Chromebook

2 posts

Web Development on a Chromebook Part 2: Setting Up Development Tools

Web Development on a Chromebook Part 2: Setting Up Development Tools

Following on from part 1: Installing GalliumOS on a Chromebook - we should have full access to install applications and developer tools onto the Chromebook through GalliumOS (or any other Linux distribution). There are many tools and editors available for web development, in this tutorial we're going to setup a complete web development environment by installing NodeJS - for running server side Javascript and installing packages, Git - for source control, Visual Studio Code my preferred code editor and a couple of NPM packages to generate some skeleton web applications to get us up and running quickly.

Installing NodeJS

NodeJs can be installed via the command line using the standard sudo apt-get install command however with GalliumOS, I'd strongly advise installing node via the Node Version Manager (NVM). I found this easier because when Node is installed using sudo, all node commands need to be executed with sudo permissions however this falls over when automated scripts try to run node/npm commands without sudo permissions and it becomes difficult to maintain. Using the NVM instead enables you to run any node/npm command without using sudo and it also enables multiple versions of node to be installed and managed on the same machine with he ability to switch versions on demand which is pretty cool.

To install the Node Version Manager run the following command:

curl -o- https://raw.githubusercontent.com/creationix/nvm/v0.33.1/install.sh | bash  

Once the NVM has been installed we can install the latest version of NodeJS

nvm install 6.10  

One installed, run the following command to double check that you have a version of NodeJs installed:

nvm ls  

Now node is installed, we just need to install Node's package manager (NPM) and we're ready to install VsCode

npm install -g  

Installing Visual Studio Code

To install Visual Studio Code we first need to get the installer from the VsCode Website (download the Debian *.deb installer and install it from the command line.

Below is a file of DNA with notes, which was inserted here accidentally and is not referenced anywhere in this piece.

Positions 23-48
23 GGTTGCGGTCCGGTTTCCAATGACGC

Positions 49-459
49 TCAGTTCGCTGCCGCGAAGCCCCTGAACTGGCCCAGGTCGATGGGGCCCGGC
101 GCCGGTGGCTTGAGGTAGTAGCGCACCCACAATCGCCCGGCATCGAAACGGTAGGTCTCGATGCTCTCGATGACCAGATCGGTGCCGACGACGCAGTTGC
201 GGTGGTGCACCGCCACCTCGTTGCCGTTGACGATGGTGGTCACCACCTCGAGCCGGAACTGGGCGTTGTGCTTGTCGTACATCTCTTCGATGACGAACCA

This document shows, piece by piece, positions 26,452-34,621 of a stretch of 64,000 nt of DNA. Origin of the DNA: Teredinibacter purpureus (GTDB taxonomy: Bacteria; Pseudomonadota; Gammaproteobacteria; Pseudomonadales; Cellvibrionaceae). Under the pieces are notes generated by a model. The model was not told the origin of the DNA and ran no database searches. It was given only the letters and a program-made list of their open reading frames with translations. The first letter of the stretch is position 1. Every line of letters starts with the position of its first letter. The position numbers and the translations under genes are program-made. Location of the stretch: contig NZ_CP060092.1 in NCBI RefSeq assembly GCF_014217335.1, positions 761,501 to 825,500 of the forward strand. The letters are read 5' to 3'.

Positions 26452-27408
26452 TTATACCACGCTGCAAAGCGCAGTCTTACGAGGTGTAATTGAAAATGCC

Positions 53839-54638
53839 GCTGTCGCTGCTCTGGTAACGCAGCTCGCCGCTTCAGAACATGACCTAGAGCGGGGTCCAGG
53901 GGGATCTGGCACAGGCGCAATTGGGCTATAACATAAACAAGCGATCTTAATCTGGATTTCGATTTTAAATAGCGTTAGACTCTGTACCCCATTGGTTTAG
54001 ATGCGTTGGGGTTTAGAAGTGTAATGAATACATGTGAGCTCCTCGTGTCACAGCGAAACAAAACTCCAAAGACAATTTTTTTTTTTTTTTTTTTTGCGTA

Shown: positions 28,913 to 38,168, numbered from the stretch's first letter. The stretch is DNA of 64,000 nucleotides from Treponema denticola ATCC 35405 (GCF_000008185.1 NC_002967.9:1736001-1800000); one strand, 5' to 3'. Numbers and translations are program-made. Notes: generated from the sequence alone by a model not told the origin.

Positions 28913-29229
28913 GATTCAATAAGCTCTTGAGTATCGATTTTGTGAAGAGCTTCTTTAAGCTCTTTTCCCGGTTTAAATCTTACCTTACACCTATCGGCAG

sudo dpkg -i <VsCodeFileName>.deb  

Now we're all setup, navigate to a directory on your file system and run the following command to launch VsCode

code .  

We've now turned our ChromeBook into a portable web development machine, stay tuned for more posts on how to be productive using visual studio code.

Web Development on a Chromebook Part 1: Installing GalliumOS

Web Development on a Chromebook Part 1: Installing GalliumOS

Since their launch in 2011, Chromebooks have been intriguing devices to myself and others who have been looking for a slim, light and portable machine with a decent battery life capable of running applications, code editors and source control on the go, the only problem being that they come bundled with ChromeOS. It's well documented online that Chromebooks can run Ubuntu and other Linux distros which get the job done however at a cost of either taking up scarce hard drive space, potential hits to performance and/or reduced battery life which is why I held off for a while until I discovered the GalliumOS project.

GalliumOS

GalliumOS is a fast, lightweight Linux distribution built on top of Xubuntu that has been specifically developed and optimized for ChromeOS devices. This offers a native Linux experience including optimized, working drivers for ChromeOS devices out of the box and it only takes up around 4GB space on the SSD (I was left with 11.5 GB on a 16GB SSD).

There are many Chromebooks available on the market however I chose to go with the Dell Chromebook 3120 (4GB version) as it has the best build quality according to reviews and you can get them with 4GB RAM which is now scarce with 11" Chromebook models. I managed to pick one up for £169 + VAT on special offer from Dell in their sale.

Installation

Installing GalliumOS should be straight forward using the installation guide however some Chromebooks (Dell 3120 included) may require the removal of a "write-protection" screw on the motherboard before being able to modify the operating system on the device. In order to do this I have to open up my Chromebook by removing the screws on the back, opening the back cover, disconnecting the battery and removing the screw labelled "WP" which can be seen here. Once Write protection is enabled, the Chrombook needs to be put into "Developer Mode" and the firmware needs flashing using the johnlewis.ie scripts, there are full instructions for this procedure here for each processor type (the Dell 3120 uses the Bay Trail processor).

Following a successful firmware updated, the device is ready for GalliumOS to be installed, look here for instructions on how to create a bootable SD card/USB to install from. Those of you who are looking to dual boot from an external device, I'd strongly recommend using a 90mb/s SD Card like this one for the best experience however the SD card does stick out about an inch when in use.

With GalliumOS installed you're now able to install any applications/packages compatible with Ubuntu which should include all of your favorite development tools. For those of you less experienced with Linux, in part 2 we're going to look at getting a development environment up and running in GalliumOS with Node, Git and Visual Studio Code.